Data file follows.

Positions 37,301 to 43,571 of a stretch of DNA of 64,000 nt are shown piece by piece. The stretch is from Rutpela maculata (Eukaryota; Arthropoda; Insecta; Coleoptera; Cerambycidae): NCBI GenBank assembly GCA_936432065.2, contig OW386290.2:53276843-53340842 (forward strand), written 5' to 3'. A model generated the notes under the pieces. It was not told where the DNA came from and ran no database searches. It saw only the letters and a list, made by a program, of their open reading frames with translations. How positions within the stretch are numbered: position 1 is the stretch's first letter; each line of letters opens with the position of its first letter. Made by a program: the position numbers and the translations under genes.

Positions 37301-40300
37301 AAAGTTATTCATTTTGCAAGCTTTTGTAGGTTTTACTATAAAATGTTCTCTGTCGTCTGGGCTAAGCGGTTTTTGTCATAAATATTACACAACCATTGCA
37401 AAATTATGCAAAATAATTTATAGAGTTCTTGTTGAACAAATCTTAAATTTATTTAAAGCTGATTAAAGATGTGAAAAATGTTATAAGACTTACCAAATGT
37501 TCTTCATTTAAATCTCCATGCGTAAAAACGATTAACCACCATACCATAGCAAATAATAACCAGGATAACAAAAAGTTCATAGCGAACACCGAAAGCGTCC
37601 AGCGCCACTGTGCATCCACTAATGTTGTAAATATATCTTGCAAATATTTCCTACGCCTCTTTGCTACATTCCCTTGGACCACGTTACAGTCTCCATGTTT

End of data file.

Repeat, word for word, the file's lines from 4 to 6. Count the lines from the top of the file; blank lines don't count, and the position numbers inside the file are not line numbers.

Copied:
37401 AAATTATGCAAAATAATTTATAGAGTTCTTGTTGAACAAATCTTAAATTTATTTAAAGCTGATTAAAGATGTGAAAAATGTTATAAGACTTACCAAATGT
37501 TCTTCATTTAAATCTCCATGCGTAAAAACGATTAACCACCATACCATAGCAAATAATAACCAGGATAACAAAAAGTTCATAGCGAACACCGAAAGCGTCC
37601 AGCGCCACTGTGCATCCACTAATGTTGTAAATATATCTTGCAAATATTTCCTACGCCTCTTTGCTACATTCCCTTGGACCACGTTACAGTCTCCATGTTT